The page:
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Australia Science Technology

Graphene Super Paper Is 10x Stronger Than Steel 244

Posted by CmdrTaco
from the is-there-anything-it-can't-do dept.
Elliot Chang writes "The University of Technology in Sydney recently unveiled a new type of graphene nano paper that is ten times stronger than a sheet of steel. Composed of processed and pressed graphite, the material is as thin as a sheet of paper yet incredible durable — this strength and thinness gives it remarkable applications in many industries, and it is completely recyclable to boot."
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Graphene Super Paper Is 10x Stronger Than Steel

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  • by Anonymous Coward on Thursday April 21, 2011 @10:30AM (#35893488)

    I always hate "stronger". What does it mean? Tensile strength? Compression? What metric are they claiming "10 times stronger".

  • by Anonymous Coward on Thursday April 21, 2011 @10:42AM (#35893686)

    Then put it in the summary. When I see such a liteweight summary in scientifc terms, I don't bother to read on. I get innudated with tons of "information" and can only be arsed to read on if I have confidence in the value of what I am going to read.

  • by _0xd0ad (1974778) on Thursday April 21, 2011 @10:48AM (#35893770) Journal

    Also, this may be ten times stronger than steel, but it is still carbon, which makes it ten times more combustible than steel as well.

    Sort of like diamonds are ten times more combustible than steel wool.

    I don't think it's quite that simple...

  • by perpenso (1613749) on Thursday April 21, 2011 @10:58AM (#35893904)

    Steel is the most recycled material on the planet. It is also plenty strong for most applications. So my question is, how much does this super-nano-paper cost? That will be key in its success.

    Steel was once incredibly expensive, a rarity only kings/warlords possessed. Aluminum was once so expensive it was mainly used in the luxury goods of the rich. I think the key to success is usefulness. Cost has more to do with how quickly that success occurs.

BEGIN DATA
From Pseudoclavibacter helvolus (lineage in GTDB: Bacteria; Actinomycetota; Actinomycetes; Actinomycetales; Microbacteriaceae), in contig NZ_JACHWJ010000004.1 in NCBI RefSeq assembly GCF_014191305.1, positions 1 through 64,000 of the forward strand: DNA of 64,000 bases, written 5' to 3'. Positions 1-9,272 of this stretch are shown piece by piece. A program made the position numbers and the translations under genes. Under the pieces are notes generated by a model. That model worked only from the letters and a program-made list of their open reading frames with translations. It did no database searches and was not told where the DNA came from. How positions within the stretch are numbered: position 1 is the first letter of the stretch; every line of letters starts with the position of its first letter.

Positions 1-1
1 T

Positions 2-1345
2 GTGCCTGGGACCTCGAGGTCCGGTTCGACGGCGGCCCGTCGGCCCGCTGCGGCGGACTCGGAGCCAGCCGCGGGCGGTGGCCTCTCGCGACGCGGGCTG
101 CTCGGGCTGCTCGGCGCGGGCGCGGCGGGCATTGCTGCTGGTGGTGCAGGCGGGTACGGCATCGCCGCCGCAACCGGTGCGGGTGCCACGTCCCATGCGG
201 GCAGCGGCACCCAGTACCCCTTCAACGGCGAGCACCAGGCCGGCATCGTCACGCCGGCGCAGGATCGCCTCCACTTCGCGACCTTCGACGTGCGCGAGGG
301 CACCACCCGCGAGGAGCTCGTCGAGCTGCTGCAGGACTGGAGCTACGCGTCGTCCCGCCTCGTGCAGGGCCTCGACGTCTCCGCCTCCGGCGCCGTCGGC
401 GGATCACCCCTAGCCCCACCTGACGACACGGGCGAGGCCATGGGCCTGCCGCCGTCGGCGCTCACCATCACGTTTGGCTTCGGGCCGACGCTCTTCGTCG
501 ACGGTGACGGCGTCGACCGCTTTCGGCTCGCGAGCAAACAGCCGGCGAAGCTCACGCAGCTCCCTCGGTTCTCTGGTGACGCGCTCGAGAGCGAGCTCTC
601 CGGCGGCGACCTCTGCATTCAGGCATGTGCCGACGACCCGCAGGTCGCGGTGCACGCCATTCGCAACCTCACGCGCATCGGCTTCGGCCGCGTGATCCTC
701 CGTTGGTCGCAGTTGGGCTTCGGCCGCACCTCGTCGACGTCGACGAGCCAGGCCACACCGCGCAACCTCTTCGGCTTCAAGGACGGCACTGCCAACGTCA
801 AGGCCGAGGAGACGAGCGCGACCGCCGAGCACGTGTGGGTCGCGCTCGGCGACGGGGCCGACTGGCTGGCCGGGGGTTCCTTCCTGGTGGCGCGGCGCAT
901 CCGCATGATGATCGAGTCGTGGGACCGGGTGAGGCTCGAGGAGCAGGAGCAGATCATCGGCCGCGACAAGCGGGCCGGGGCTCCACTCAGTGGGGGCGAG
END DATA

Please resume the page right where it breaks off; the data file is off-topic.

• Summary (Score:5, Insightful)

    by KingSkippus (799657) on Thursday April 21, 2011 @01:21PM (#35896598) Homepage Journal

    Do you understand the concept of "summary"? If this were a blog about materials engineering, I might agree with you that such detail is needed. As it is, most people here probably read the summary, thought, "Cool!" and continued reading other articles. Had they had more detailed information, they would have read the summary, thought, "Um... Okay..." and continued reading other articles.

    If you're counting on Slashdot to give you detailed technical information in its summaries, perhaps you're reading the wrong blog. If you happen to be a materials engineer and want more detailed technical information, well, that's what TFA is for. The article, which, incidentally, is actually yet another summary of another article [uts.edu.au] from the University of Technology in Sydney, which is a summary of an article [aip.org] in the Journal of Applied Physics, which in turn is a summary of probably a very detailed thesis or dissertation backed by metric craptons of research data by Ali R. Ranjbartoreh, Bei Wang, Xiaoping Shen, and Guoxiu Wang.

    See how it works? You start with "10 times stronger!" and it's up to you to dig as deeply as you want to in order to find the level of technical detail and/or interest that suits you. Personally, given that I'm not a materials engineer and that "10 times stronger!" is good enough to suit my level of interest and make me say, "Cool!", I'm actually glad that more technical details were not provided.

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